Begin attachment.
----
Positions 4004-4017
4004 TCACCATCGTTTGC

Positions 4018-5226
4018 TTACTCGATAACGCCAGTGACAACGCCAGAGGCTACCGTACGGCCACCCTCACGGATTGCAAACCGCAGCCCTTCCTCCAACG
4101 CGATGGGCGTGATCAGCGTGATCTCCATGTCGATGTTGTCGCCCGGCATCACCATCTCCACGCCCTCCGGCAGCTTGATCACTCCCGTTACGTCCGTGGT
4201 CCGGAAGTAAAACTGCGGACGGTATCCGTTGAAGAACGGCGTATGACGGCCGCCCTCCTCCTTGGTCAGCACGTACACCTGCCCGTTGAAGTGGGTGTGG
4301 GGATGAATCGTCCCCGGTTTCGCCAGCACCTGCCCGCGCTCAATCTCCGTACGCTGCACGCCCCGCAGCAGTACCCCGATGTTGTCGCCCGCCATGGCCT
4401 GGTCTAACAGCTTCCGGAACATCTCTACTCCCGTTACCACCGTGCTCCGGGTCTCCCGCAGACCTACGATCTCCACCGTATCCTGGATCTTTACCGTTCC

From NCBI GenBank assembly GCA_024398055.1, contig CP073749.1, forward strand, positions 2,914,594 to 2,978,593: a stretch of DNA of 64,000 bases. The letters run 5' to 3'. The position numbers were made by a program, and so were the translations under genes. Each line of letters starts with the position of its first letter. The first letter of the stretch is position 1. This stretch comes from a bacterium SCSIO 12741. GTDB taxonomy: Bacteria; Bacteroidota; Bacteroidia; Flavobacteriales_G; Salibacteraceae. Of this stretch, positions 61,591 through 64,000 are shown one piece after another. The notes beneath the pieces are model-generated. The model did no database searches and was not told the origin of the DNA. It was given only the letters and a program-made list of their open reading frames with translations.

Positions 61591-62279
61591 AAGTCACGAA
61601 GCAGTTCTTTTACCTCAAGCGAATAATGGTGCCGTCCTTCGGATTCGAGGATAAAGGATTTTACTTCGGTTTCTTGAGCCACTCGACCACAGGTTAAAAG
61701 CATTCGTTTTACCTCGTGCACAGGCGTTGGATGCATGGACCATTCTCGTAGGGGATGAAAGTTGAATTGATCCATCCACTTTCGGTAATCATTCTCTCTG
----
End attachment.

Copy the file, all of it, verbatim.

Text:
Positions 4004-4017
4004 TCACCATCGTTTGC

Positions 4018-5226
4018 TTACTCGATAACGCCAGTGACAACGCCAGAGGCTACCGTACGGCCACCCTCACGGATTGCAAACCGCAGCCCTTCCTCCAACG
4101 CGATGGGCGTGATCAGCGTGATCTCCATGTCGATGTTGTCGCCCGGCATCACCATCTCCACGCCCTCCGGCAGCTTGATCACTCCCGTTACGTCCGTGGT
4201 CCGGAAGTAAAACTGCGGACGGTATCCGTTGAAGAACGGCGTATGACGGCCGCCCTCCTCCTTGGTCAGCACGTACACCTGCCCGTTGAAGTGGGTGTGG
4301 GGATGAATCGTCCCCGGTTTCGCCAGCACCTGCCCGCGCTCAATCTCCGTACGCTGCACGCCCCGCAGCAGTACCCCGATGTTGTCGCCCGCCATGGCCT
4401 GGTCTAACAGCTTCCGGAACATCTCTACTCCCGTTACCACCGTGCTCCGGGTCTCCCGCAGACCTACGATCTCCACCGTATCCTGGATCTTTACCGTTCC

From NCBI GenBank assembly GCA_024398055.1, contig CP073749.1, forward strand, positions 2,914,594 to 2,978,593: a stretch of DNA of 64,000 bases. The letters run 5' to 3'. The position numbers were made by a program, and so were the translations under genes. Each line of letters starts with the position of its first letter. The first letter of the stretch is position 1. This stretch comes from a bacterium SCSIO 12741. GTDB taxonomy: Bacteria; Bacteroidota; Bacteroidia; Flavobacteriales_G; Salibacteraceae. Of this stretch, positions 61,591 through 64,000 are shown one piece after another. The notes beneath the pieces are model-generated. The model did no database searches and was not told the origin of the DNA. It was given only the letters and a program-made list of their open reading frames with translations.

Positions 61591-62279
61591 AAGTCACGAA
61601 GCAGTTCTTTTACCTCAAGCGAATAATGGTGCCGTCCTTCGGATTCGAGGATAAAGGATTTTACTTCGGTTTCTTGAGCCACTCGACCACAGGTTAAAAG
61701 CATTCGTTTTACCTCGTGCACAGGCGTTGGATGCATGGACCATTCTCGTAGGGGATGAAAGTTGAATTGATCCATCCACTTTCGGTAATCATTCTCTCTG